The Vital Role of Parents in Students’ STEM Pursuits

See on Scoop.it - Curious Minds

An often overlooked force for good in the battle to increase students’ pursuit of STEM subjects? Their parents.

A recent study from the Association for Psychological Science (APS) revealed that targeting parents with information about the importance of STEM education in high school boosted enrollment of students in related courses.  Encouragement from parents is particularly important in the last two years of high school, when many advanced math and science courses are optional. 

The APS study showed that parental understanding of the impact of their children’s high school course selections on their college — and later, career — paths resulted in more informed oversight of their students’ course choices.  The study consisted of nothing more than a modest information campaign, targeting the same group of parents with brochures at two points in their children’s high school career, suggesting that tapping parental influence is surprisingly easy.  “Although some people question whether parents wield any influence, we think of parents as an untapped resource,” said lead study author Judith Harackiewicz. “This study shows that it is possible to help parents help their teens make academic choices that will prepare them for the future.”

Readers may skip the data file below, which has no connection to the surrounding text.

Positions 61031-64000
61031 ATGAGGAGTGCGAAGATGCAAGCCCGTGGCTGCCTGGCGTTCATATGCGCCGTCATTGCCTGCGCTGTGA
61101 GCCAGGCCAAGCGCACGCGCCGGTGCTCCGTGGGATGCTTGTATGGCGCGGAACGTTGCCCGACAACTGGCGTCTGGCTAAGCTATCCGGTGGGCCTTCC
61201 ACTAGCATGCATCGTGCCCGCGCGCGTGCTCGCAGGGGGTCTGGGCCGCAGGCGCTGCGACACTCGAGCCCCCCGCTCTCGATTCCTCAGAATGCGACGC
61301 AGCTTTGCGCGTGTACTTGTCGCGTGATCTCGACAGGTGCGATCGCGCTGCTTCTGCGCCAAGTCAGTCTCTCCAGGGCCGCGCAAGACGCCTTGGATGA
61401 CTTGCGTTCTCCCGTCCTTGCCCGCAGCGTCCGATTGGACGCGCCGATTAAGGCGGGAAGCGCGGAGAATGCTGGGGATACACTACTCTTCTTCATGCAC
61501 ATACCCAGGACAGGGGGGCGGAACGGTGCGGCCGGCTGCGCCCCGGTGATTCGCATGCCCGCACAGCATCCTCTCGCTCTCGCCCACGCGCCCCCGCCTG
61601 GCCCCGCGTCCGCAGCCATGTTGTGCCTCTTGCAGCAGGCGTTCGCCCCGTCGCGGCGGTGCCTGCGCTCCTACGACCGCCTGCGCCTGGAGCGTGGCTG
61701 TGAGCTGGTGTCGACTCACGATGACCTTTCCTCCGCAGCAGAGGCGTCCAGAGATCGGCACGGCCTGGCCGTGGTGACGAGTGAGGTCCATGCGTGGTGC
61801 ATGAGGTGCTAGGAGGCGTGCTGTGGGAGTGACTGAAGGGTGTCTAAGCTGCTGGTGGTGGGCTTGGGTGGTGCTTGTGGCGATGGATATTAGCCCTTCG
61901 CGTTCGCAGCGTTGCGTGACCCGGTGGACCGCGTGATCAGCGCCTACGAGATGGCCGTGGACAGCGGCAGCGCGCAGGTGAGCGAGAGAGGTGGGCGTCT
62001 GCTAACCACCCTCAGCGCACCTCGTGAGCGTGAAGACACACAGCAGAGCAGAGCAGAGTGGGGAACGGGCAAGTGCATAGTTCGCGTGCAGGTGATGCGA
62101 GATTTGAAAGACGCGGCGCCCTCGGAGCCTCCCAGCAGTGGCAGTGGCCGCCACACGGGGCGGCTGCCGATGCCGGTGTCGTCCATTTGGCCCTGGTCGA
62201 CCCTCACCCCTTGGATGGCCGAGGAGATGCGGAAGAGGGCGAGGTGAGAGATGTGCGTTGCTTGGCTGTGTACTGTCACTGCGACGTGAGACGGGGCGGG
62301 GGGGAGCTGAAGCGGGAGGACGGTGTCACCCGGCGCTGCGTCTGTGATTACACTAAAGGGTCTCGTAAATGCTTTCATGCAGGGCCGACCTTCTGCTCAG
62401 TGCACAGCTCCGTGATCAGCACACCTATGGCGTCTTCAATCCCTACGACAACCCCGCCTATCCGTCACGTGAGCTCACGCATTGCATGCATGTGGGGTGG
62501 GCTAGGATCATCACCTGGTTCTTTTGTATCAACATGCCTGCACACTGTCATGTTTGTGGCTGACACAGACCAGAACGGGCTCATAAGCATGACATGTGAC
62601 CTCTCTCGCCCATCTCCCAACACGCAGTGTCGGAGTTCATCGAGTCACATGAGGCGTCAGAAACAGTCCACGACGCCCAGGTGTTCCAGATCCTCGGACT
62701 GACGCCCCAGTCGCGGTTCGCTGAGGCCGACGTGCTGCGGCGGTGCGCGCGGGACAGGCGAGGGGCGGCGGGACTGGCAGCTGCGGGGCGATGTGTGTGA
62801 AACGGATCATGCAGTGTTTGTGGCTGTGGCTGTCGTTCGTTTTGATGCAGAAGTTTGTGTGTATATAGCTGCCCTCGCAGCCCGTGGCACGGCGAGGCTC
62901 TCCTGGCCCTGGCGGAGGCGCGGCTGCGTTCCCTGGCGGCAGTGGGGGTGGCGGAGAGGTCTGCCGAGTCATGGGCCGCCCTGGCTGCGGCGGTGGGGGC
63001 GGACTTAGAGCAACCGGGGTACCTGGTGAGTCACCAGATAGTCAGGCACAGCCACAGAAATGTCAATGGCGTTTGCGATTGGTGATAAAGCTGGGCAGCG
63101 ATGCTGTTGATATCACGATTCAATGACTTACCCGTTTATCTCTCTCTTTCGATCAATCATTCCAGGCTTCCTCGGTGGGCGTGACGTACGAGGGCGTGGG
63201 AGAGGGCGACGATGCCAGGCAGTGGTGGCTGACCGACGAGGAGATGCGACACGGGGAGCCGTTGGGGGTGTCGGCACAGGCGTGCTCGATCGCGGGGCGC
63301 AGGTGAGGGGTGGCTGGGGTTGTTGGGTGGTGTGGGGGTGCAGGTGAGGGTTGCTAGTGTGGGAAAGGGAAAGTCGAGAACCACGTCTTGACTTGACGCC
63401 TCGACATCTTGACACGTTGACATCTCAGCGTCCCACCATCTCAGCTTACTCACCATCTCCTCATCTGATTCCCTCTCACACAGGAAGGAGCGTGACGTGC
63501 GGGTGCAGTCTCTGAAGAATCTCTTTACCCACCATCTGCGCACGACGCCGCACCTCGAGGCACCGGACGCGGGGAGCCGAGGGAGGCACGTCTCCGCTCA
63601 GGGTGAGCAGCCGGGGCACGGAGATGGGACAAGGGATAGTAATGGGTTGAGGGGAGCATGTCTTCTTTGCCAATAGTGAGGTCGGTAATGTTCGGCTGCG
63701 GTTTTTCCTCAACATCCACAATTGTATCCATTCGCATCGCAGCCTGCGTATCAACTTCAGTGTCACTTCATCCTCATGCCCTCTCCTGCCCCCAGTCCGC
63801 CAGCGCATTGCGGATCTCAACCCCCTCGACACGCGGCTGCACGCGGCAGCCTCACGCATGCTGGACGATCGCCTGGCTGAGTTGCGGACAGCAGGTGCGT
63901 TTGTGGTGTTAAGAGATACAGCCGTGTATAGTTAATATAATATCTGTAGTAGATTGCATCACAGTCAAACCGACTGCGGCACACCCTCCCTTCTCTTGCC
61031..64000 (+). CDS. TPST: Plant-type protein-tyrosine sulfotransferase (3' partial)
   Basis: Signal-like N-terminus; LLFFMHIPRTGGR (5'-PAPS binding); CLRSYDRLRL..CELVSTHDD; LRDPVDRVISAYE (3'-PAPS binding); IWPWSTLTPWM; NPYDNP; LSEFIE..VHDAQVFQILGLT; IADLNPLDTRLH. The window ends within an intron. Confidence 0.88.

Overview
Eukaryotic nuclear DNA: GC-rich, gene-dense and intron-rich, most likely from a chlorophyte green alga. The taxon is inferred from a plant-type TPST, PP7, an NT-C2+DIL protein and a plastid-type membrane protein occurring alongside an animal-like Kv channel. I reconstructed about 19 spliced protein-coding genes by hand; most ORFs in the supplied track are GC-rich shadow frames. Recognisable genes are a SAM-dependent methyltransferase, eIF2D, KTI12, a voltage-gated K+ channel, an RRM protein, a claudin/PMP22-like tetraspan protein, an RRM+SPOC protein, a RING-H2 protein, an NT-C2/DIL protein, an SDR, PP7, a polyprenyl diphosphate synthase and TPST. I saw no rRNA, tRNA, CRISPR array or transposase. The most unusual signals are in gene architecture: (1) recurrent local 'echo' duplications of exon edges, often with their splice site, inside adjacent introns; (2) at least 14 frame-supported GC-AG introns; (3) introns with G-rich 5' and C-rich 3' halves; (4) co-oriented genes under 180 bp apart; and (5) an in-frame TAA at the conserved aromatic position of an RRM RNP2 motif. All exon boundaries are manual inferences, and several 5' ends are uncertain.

See on psychologicalscience.org

The Vital Role of Parents in Students’ STEM Pursuits

See on Scoop.it - Curious Minds

An often overlooked force for good in the battle to increase students’ pursuit of STEM subjects? Their parents.

A recent study from the Association for Psychological Science (APS) revealed that targeting parents with information about the importance of STEM education in high school boosted enrollment of students in related courses.  Encouragement from parents is particularly important in the last two years of high school, when many advanced math and science courses are optional. 

The APS study showed that parental understanding of the impact of their children’s high school course selections on their college — and later, career — paths resulted in more informed oversight of their students’ course choices.  The study consisted of nothing more than a modest information campaign, targeting the same group of parents with brochures at two points in their children’s high school career, suggesting that tapping parental influence is surprisingly easy.  “Although some people question whether parents wield any influence, we think of parents as an untapped resource,” said lead study author Judith Harackiewicz. “This study shows that it is possible to help parents help their teens make academic choices that will prepare them for the future.”


See on psychologicalscience.org

Posted 2 years ago

About:

Committed to increasing participation in inquiry-based learning through the development of science and engineering projects by middle and high school students.

Following: